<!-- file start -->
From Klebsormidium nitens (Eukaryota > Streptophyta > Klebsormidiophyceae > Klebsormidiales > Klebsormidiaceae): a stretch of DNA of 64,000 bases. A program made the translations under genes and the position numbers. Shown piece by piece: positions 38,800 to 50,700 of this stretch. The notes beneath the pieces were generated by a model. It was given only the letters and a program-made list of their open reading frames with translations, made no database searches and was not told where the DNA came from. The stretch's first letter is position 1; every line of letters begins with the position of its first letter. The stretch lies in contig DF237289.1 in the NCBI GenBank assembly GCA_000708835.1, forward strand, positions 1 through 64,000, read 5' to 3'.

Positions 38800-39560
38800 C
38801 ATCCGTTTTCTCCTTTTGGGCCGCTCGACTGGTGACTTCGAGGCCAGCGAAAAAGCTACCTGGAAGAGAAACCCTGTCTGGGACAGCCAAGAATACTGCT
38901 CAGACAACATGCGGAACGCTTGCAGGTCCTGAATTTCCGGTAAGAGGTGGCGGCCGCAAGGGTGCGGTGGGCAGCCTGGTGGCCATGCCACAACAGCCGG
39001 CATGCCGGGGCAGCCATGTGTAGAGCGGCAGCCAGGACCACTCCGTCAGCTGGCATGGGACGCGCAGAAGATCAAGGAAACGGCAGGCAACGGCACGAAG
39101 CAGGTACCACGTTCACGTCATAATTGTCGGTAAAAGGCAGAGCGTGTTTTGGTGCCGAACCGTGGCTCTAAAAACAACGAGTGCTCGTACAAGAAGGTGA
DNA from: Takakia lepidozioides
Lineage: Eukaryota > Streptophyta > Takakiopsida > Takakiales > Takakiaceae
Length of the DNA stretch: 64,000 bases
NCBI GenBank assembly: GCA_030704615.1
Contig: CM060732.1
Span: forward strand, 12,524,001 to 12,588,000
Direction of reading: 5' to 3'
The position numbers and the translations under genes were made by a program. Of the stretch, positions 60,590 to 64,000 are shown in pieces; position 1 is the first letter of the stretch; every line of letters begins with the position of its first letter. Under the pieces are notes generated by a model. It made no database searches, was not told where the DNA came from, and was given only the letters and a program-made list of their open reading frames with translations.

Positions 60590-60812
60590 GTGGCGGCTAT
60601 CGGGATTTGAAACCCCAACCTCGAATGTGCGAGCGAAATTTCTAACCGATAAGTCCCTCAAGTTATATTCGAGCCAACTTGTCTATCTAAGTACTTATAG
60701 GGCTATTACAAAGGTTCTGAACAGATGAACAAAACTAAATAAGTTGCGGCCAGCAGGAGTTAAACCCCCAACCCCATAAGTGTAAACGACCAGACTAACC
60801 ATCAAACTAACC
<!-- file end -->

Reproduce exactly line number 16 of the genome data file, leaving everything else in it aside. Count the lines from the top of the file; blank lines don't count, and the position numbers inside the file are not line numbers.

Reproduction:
Positions 60590-60812